Posted by: Dave Hoffman | Apr 14, 2005 11:57:41 PM

I comment at Point Of Law. In short, this paper doesn't tell us much, because, as the paper acknowledges, it's the longer trials where the education factor is most likely to come into play, and this paper doesn't look at the longer trials. Second, the paper ignores the distinction between federal courts, which have a much wider-ranging venire, and state courts, where plaintiffs forum-shop for a favorable venue with the narrow type of venire that is likely to be plaintiff-friendly.

Posted by: Ted | Apr 14, 2005 11:50:12 PM

I haven't read a enough of the scholarly of literature on this subject, so I'll be interested to read this article on the CT experience. Some general thoughts, though. Jury pools of course are limited by the demographics of the local community from which the court draws its jurors. If a court sits in a poor county with sub par educational opportunities, people should not expect to see as many investment bankers or doctors appearing for jury duty as in Greenwich, CT. In addition, even in more affluent communities, or if you look to juror demographics state-wide instead of by county, some jurisdictions maintain automatic jury duty exemptions for many “educated” professions, such as lawyers, doctors and judges. As Laura commented, New York eliminated its own exemptions a few years ago, and suddenly we had all kinds of doctors, lawyers and other “educated” professionals showing up for jury duty. Indeed, a friend of mine had a judge as a juror in her recent drug trial, and I just finished a burglary trial with a corporate lawyer sitting on the jury.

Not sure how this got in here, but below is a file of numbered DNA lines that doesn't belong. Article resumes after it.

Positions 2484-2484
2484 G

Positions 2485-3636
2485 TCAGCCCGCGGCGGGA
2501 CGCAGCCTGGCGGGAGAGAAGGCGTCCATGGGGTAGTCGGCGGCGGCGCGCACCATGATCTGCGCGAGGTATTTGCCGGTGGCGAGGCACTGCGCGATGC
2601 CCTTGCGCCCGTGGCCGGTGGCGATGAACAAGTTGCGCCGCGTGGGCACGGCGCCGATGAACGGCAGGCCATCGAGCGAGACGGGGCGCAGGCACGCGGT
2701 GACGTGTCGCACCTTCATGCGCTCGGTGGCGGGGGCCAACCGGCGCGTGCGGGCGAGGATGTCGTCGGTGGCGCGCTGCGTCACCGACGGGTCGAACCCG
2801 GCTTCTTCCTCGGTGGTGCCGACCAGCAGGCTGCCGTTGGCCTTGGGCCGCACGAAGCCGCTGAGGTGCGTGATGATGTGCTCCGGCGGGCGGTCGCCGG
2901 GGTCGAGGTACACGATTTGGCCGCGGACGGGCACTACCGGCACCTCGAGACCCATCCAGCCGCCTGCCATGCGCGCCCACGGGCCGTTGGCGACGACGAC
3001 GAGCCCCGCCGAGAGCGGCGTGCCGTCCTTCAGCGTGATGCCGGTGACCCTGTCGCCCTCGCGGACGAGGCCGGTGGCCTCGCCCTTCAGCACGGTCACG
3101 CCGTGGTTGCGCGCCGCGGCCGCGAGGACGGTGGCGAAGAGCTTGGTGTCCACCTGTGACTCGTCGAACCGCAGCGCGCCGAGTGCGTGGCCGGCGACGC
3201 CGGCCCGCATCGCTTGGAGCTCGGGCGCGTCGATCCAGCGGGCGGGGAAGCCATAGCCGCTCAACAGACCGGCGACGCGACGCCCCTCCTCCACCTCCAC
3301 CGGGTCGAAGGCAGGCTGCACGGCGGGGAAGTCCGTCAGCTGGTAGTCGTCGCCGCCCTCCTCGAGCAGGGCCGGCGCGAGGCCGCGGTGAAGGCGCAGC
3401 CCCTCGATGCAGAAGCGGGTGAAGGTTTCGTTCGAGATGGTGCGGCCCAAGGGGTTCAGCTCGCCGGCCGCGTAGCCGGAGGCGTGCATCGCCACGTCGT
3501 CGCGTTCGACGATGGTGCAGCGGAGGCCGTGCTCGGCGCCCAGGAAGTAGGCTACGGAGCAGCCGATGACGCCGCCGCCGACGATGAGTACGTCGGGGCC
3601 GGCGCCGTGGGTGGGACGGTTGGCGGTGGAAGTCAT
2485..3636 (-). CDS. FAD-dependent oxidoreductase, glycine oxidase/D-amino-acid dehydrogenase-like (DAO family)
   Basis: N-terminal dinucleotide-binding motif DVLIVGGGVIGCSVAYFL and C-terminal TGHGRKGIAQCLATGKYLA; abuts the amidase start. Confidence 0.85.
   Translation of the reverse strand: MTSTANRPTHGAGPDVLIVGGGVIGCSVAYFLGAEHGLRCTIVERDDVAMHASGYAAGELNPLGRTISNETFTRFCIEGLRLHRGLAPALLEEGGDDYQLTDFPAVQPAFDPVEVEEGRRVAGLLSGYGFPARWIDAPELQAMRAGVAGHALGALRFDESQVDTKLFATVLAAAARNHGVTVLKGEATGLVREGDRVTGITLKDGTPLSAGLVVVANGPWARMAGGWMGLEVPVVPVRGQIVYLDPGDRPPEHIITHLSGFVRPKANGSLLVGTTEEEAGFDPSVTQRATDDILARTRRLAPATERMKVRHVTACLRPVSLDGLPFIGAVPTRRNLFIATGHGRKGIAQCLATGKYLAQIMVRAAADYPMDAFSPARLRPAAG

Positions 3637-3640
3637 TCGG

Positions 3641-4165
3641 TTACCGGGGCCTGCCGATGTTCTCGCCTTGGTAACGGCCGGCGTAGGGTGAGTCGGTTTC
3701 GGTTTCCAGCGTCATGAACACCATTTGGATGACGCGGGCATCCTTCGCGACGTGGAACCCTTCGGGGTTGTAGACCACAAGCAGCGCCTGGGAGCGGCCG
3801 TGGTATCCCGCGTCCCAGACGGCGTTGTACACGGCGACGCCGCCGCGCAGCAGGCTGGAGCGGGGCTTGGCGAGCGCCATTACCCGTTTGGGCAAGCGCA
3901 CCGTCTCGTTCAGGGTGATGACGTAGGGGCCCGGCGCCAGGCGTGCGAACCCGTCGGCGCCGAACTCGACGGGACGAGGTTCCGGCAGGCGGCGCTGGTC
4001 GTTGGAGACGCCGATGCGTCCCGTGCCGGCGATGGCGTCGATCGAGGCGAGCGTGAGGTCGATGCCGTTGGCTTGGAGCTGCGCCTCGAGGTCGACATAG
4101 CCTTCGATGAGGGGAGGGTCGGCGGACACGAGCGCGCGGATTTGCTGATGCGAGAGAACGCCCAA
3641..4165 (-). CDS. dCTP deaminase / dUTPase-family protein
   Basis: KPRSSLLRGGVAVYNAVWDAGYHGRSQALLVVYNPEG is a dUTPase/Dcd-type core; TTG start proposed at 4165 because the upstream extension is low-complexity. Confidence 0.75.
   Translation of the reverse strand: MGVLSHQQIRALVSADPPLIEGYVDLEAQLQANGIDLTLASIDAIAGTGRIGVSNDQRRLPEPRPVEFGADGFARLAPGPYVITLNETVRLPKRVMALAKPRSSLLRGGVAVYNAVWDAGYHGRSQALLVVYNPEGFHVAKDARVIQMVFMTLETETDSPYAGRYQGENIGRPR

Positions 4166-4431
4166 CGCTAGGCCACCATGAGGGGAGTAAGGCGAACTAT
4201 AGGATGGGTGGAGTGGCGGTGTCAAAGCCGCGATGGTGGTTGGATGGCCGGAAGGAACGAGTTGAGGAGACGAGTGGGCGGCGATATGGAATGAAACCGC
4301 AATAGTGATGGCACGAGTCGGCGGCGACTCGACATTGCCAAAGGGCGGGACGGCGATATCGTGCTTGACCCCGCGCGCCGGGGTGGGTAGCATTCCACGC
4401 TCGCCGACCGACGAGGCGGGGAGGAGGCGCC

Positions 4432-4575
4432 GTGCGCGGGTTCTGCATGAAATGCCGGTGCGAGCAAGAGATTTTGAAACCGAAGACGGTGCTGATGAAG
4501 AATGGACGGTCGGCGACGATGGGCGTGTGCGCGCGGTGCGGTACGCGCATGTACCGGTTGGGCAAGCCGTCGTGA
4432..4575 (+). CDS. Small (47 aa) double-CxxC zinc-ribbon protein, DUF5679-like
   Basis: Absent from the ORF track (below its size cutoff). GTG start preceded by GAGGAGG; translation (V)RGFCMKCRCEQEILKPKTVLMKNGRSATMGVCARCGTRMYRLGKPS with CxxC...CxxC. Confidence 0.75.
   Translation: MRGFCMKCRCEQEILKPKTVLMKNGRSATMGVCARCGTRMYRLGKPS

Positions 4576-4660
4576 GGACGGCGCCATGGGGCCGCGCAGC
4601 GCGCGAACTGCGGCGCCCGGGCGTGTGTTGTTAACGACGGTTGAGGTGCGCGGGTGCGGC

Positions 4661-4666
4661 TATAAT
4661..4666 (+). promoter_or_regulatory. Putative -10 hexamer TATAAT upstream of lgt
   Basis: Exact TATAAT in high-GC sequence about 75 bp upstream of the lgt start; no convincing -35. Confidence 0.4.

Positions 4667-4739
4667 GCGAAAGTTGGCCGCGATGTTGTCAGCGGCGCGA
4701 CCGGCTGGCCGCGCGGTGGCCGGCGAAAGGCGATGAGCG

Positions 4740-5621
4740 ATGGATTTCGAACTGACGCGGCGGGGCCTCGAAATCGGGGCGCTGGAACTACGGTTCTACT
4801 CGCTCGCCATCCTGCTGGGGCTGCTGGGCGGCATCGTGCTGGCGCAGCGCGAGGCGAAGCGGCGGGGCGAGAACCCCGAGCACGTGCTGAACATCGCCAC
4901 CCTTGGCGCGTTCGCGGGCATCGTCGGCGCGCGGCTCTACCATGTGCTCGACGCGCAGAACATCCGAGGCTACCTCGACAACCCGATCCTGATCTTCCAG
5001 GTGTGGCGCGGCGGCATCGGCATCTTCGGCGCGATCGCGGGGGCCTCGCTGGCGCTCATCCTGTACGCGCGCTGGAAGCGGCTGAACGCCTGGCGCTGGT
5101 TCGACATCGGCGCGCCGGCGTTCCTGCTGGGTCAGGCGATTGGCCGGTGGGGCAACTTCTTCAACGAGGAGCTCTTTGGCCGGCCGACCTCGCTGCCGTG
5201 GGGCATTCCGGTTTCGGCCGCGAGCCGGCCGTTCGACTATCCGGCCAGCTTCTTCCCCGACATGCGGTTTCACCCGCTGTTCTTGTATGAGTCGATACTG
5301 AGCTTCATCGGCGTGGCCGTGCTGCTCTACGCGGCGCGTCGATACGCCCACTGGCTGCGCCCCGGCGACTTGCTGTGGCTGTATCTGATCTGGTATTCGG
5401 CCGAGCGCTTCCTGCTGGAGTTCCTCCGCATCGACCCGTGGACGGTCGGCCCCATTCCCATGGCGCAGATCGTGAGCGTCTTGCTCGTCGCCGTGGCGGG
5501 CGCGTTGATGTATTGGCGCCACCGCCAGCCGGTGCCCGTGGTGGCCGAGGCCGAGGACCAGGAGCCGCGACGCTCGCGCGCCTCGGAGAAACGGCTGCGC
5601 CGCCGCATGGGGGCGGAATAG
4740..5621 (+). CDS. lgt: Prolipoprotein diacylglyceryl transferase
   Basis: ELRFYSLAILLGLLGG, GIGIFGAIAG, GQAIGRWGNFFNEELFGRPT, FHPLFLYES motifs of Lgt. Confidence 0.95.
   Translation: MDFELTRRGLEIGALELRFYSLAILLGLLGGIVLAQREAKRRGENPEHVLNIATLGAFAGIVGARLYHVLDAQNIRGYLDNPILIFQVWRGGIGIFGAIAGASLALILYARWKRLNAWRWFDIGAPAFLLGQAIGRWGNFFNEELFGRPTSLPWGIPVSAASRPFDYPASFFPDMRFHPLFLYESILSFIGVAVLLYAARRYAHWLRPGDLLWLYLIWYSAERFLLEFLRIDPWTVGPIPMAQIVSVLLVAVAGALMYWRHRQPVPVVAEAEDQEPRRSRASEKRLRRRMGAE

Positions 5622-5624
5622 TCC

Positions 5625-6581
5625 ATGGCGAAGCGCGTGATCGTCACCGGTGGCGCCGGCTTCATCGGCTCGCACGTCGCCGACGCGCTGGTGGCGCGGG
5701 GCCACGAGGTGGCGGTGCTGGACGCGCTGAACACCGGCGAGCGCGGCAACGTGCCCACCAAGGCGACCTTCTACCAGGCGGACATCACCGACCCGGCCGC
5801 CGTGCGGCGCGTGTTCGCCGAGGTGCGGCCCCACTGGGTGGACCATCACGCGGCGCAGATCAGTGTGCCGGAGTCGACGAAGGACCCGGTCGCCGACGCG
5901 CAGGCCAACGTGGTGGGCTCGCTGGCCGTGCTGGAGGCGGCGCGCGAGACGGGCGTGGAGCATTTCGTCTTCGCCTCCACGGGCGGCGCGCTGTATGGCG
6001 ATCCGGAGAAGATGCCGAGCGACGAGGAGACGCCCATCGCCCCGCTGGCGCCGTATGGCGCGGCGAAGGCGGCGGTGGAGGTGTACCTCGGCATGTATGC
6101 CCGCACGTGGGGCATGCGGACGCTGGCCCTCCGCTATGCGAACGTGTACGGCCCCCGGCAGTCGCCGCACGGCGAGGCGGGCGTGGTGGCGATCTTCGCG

But, on a broader level, I wonder about the apparent assumption that better educated jurors necessarily result in “smarter,” or as Laura suggested, “improved quality” juries. Although a banker might have the technical expertise to make a complex securities trial easier to digest, or the scientist the DNA evidence in a rape or paternity trial, most trials require of jurors in the end only the simple ability to assess individual human accuracy and truthfulness as part of a larger story to be told. In other words, good old common sense and fair mindedness. I know it sounds like a cliché, but unless you’re trying a strictly technical claim, it’s quite true. And, I have yet to identify any necessary correlation between higher education and these traits. On the contrary, I have met highly educated people who appear to have little or none, and many modestly educated people who have heaps. So, perhaps the inclusion of more “educated” professionals in the jury pool benefits the trial process, not because of their greater education, but because they enlarge and diversify the pool of potential jurors with common sense and fair mindedness. Then again, in Manhattan, it also has seemed to result in more hung juries …

Posted by: Brooks Holland | Apr 14, 2005 10:30:06 PM

Ever since NY state changed its rules for jury duty a few years ago, making it much more difficult for professionals (lawyers, doctors, judges, even Mayor Guiliani) to get out of serving, the quality of the average jury pool for New York County has improved. Moreover, attorneys, even criminal attorneys, often make it through voir dire and serve. I don't think it's just a CT or a federal phenomenon.

Posted by: Laura | Apr 14, 2005 9:33:42 PM

Post a comment